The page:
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Electric vehicles bugged

Press Release – Flip the Fleet

A group of citizen scientists are planting tracking devices in electric vans and cars to measure their performance every minute of the day, month and year. It is all part of testing how well the EVs go in New Zealand conditions for work and play, …Electric vehicles bugged

A group of citizen scientists are planting tracking devices in electric vans and cars to measure their performance every minute of the day, month and year. It is all part of testing how well the EVs go in New Zealand conditions for work and play, where people drive and charge them, what they cost to run, even how hot their batteries get.

The “EV Black Box” taps into the EV’s instruments and transmits the data via the 3G network to a communal database operated by Flip the Fleet, a coalition of over 830 EV owners from throughout New Zealand. The devices were developed by Vasily Levshin of Exact IOT Limited.

“EVs are computers on wheels,” says Mike Sammons, Foodstuffs Sustainability Manager. “We will learn about how well the electric vans fit our supermarket’s business needs from analysing over 130 data records streaming in from four test vans every minute.”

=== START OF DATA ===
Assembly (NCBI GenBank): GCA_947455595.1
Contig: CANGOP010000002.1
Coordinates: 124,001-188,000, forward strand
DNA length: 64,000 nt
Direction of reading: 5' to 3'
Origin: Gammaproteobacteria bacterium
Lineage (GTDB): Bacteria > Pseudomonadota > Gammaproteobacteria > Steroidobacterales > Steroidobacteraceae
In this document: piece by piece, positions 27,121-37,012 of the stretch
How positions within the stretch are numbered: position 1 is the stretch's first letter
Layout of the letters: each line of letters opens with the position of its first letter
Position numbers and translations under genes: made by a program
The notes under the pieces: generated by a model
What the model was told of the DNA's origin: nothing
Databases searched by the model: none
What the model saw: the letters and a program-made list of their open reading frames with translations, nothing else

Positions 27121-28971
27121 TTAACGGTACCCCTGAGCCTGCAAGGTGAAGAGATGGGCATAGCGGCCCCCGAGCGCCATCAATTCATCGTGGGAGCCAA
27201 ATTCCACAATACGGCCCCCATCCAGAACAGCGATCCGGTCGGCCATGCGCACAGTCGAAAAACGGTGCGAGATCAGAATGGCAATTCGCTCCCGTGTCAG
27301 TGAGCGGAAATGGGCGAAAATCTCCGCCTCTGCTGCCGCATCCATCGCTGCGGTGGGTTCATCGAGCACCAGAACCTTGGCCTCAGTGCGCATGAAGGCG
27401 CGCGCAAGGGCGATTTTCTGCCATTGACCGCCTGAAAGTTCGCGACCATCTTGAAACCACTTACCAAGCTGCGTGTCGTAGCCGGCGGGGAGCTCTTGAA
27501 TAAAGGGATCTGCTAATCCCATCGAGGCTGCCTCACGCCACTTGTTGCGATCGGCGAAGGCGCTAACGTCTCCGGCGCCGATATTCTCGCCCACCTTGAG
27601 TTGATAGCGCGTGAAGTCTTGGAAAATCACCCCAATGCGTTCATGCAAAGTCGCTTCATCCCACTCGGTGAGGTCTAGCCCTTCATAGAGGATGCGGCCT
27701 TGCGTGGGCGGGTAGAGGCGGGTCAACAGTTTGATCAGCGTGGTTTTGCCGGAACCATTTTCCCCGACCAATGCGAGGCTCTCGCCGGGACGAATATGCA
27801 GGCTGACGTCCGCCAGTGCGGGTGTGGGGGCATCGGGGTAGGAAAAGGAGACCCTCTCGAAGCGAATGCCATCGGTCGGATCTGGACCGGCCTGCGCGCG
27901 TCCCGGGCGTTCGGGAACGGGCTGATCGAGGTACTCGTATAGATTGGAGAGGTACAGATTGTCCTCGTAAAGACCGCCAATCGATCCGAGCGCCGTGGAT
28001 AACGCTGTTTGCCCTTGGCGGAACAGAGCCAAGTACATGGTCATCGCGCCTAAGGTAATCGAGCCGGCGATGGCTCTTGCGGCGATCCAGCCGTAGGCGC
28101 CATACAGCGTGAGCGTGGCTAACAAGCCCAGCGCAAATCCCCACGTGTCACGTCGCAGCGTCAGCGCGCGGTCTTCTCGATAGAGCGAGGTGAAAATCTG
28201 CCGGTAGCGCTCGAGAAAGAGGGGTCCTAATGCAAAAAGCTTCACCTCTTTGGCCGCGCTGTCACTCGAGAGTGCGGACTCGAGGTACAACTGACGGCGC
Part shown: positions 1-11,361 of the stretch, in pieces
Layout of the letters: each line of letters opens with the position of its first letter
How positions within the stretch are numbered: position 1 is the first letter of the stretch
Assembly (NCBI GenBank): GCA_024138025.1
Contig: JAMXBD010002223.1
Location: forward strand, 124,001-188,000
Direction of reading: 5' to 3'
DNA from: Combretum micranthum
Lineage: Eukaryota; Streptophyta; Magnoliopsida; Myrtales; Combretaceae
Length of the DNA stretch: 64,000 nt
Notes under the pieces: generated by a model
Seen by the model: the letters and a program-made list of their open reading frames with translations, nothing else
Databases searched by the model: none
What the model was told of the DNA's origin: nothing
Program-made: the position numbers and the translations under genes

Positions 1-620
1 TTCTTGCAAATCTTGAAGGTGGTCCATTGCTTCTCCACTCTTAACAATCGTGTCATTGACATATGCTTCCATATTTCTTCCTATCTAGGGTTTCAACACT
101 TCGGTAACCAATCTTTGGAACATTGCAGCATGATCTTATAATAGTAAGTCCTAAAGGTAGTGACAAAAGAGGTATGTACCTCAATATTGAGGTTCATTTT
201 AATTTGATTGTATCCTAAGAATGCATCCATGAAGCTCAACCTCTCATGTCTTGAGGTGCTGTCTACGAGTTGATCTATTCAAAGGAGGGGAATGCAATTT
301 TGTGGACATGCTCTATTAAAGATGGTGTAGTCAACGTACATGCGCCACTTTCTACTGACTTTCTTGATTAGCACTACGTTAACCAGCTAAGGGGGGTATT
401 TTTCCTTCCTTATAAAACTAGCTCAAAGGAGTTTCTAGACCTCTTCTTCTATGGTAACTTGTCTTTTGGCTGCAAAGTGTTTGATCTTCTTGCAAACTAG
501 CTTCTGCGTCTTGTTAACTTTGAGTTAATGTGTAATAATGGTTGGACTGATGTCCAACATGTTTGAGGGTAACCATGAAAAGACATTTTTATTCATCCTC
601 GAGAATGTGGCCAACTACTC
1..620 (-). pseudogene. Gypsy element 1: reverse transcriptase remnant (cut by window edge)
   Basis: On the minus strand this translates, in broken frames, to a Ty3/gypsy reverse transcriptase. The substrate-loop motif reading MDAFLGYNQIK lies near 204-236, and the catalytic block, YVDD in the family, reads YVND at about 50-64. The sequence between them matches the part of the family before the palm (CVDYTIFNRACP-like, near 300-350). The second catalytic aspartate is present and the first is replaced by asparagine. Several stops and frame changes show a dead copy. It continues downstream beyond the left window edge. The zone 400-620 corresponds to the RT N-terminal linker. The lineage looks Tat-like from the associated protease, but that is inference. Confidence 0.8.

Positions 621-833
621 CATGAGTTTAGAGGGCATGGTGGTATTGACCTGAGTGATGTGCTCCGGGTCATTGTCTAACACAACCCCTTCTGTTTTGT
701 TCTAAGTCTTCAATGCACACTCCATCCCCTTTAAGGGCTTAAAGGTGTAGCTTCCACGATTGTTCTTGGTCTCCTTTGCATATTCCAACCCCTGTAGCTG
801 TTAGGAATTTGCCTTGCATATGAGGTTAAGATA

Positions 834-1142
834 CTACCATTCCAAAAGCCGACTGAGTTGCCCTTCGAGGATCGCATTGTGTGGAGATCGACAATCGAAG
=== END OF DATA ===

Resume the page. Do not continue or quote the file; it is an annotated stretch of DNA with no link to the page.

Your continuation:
The first trials of the system, which are funded from the government’s Low Emission Vehicles Contestable Fund, started last month in an electric van operated by the New World supermarket in Orewa by Catherine Versalko-West and David West.

“Our electric van is extensively driven every day for online deliveries” says Catherine. “The EV Black Box takes all the hassle out of uploading driving data each month. It just plugs in and we can now forget about it while it gathers the numbers to show the capabilities of electric vans to other supermarkets.”

Foodstuffs have deployed 28 electric vans and will have over 50 public charging stations in New World, PAK’n’Save and Four Square supermarkets throughout the country by the end of 2018.

The EV Black Boxes are also helping Flip the Fleet to test what causes apparent premature battery degradation in some cars. With government’s Curious Minds funding, the Flip the Fleet project will monitor 32 Nissan Leaf electric cars from throughout Otago in the coming year. The researchers and EV owners mainly want to measure how hot the batteries get during charging because they think a combination of heat and high charge may make the batteries fade faster.

“It’s a great opportunity for families and businesses to work together with scientists to test new technology” said Dima Ivanov, co-founder of Flip the Fleet. “They will develop a practical plan to prolong the life of their batteries while still getting the best out of their EVs.”

Participation in Flip the Fleet is free and all New Zealand’s electric vehicle owners can enrol at www.FlipTheFleet.org

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